The rain was hard when I passed the swimming pool. Then I noticed in the fading light, a tent that was left over from Jim and Ronna’s wedding. I stopped and stepped inside. I pulled all of my available layers out of the pack. This would be the first time that I used everything that I always lug around. It was becoming quite dark. As I started up the north section of the old Toll Road, I hoped for enough light to get to RLS, the top of the climb. This part of the trail is deep in the folds of the mountains. The light became very slim, yet the sky held some promise. The sun would be setting at this time and I had about twenty minutes before it became pitch dark.

I pedaled steadily up the hill. It was soft and muddy and offered more resistance than the ideal summer conditions. My focus narrowed further. The world that wasn’t rolling under my wheels faded to a greater distance into the background. Now I was closer to the present than usual. Teetering on the edge of trouble, my mind darted in and out of the joy that arises when life becomes simple. On one hand, if I pulled this out, it would be glorious. On the other, I was flirting with danger. Darkness continued to erode the remaining light as I struggle through the quiet, lonely woods.

Finally I reached the last pitch to the park. It was so dark now that I had to employ the technique of riding in "void vision". The vision does not offer enough navigational information. One has to feel and sense where the trail might be. However, I was only a few hundred yards from the parking lot at Robert Louis Stevenson. I could hear cars. They swooshed past splashing water as I floundered out of the woods. The northbound traffic was heavy, but southbound (my direction) was light. I wasted no time in getting established on the road. It was completely dark. There was no moon at all and only enough light when cars weren’t present to faintly illuminate the double yellow line.

The technique of riding the road at night is interesting. With oncoming cars, one can only see the pavement immediately in front of the bike. When the car passes the night vision is momentarily trashed. It takes a precious few seconds for the night vision to again make out the yellow line on the road. The descent is quick and twisting. The road snakes for six miles before coming into the valley. At the south section of the Old Toll road I turned off the highway. It was too nerve wracking to continue dodging cars. But the Old Toll has no lines. It was so dark that the first part of the road was a void. No information was available. However, once out of the trees, the shiny pavement was just slightly viewable. The descent was tedious until just past Watson’s place when a rare vehicle caught up with me. I pulled over, let the car pass then followed it the rest of the way downhill.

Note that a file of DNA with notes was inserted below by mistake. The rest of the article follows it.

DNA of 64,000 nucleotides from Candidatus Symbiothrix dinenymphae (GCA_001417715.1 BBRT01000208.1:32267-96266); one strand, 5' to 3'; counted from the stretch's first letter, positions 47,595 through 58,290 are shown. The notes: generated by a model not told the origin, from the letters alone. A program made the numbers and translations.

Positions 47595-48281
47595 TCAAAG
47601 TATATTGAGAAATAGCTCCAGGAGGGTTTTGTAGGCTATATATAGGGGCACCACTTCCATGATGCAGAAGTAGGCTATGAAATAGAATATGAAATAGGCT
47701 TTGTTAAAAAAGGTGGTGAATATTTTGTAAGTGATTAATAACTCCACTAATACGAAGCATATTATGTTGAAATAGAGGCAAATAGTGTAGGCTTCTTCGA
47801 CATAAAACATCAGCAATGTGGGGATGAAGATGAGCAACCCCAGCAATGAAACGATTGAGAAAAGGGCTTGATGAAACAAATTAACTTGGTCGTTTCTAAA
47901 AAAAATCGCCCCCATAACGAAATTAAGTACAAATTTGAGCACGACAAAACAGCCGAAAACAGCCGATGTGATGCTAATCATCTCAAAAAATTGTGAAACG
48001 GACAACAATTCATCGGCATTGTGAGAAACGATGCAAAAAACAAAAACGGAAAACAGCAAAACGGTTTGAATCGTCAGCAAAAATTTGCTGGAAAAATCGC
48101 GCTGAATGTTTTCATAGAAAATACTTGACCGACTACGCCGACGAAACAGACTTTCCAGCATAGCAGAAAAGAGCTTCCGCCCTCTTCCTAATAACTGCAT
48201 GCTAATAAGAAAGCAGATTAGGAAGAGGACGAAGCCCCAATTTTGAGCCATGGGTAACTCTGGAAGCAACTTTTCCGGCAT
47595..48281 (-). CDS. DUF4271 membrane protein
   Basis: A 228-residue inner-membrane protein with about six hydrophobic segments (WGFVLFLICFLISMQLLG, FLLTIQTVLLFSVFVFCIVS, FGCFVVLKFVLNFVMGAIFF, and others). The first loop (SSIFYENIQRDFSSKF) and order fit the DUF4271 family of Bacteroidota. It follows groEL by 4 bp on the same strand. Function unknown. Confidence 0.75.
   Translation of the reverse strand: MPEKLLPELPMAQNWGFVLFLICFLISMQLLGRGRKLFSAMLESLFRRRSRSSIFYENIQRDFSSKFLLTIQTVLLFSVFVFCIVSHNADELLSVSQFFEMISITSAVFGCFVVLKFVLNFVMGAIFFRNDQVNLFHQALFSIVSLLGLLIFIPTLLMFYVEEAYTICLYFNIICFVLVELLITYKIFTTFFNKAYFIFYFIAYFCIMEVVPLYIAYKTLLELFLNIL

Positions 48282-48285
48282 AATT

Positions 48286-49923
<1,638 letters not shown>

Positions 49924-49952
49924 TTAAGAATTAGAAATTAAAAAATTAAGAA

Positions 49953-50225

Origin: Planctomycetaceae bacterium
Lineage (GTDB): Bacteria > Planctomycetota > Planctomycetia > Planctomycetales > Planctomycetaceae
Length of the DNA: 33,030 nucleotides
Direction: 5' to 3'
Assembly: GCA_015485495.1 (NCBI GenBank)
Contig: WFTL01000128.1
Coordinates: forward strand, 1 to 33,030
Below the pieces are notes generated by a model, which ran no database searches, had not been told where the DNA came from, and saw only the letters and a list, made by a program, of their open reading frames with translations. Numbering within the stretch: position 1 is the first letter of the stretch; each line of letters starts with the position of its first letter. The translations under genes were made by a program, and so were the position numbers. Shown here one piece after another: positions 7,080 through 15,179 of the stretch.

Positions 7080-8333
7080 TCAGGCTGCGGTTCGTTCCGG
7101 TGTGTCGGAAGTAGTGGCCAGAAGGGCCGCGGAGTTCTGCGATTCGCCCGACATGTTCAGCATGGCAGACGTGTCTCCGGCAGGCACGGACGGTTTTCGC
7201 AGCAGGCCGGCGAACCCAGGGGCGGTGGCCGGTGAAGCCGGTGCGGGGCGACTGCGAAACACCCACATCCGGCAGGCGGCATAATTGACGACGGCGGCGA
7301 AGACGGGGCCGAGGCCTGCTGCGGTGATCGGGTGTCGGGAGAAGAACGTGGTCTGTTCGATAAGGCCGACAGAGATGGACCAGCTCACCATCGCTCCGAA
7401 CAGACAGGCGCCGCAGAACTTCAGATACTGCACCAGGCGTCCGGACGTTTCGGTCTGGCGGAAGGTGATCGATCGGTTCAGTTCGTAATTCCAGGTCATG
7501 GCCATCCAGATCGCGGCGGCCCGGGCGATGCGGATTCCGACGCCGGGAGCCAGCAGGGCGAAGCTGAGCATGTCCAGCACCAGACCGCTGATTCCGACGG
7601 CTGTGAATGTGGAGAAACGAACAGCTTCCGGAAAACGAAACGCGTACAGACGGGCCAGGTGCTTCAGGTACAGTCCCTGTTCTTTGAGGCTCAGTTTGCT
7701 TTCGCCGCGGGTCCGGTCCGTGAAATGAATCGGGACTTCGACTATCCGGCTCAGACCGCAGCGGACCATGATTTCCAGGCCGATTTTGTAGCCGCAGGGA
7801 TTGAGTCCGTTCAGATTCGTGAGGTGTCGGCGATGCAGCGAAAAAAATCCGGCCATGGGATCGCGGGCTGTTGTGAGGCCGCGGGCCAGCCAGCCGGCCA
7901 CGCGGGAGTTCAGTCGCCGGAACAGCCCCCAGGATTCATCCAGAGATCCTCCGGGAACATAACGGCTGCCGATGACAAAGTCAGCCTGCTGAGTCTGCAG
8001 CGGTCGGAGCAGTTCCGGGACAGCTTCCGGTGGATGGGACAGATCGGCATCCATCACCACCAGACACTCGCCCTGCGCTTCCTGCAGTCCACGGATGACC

I arrived back at the apartment at 6:00. That was three hours after I had left. Not a bad time with all of the stops and slower going. Yet it was a notable three hours. It was an escape of sorts. It was an overlay of activity designed to carry the mind, body and spirit to a place beyond the normal waking state. It worked, at least for a while. The task worked deep into my consciousness to produce a flash of peace. There was a moment on the climb from the girl scout camp when I came upon a huge Douglas fir. Despite my hurry, I stopped and meditated with the great tree. For a moment I felt the strength, wisdom and enduring peace of that sacred spot. This feast for the soul would feed my hungry spirit for some time to come.

The girl scout loop is a great ride under ideal conditions. With the overlay of challenges it becomes a transforming event. But that was yesterday. Now the task becomes renewed. Once again the Santa Cruz sits in the corner of the apartment waiting to be summoned again for a voyage to the universe beyond.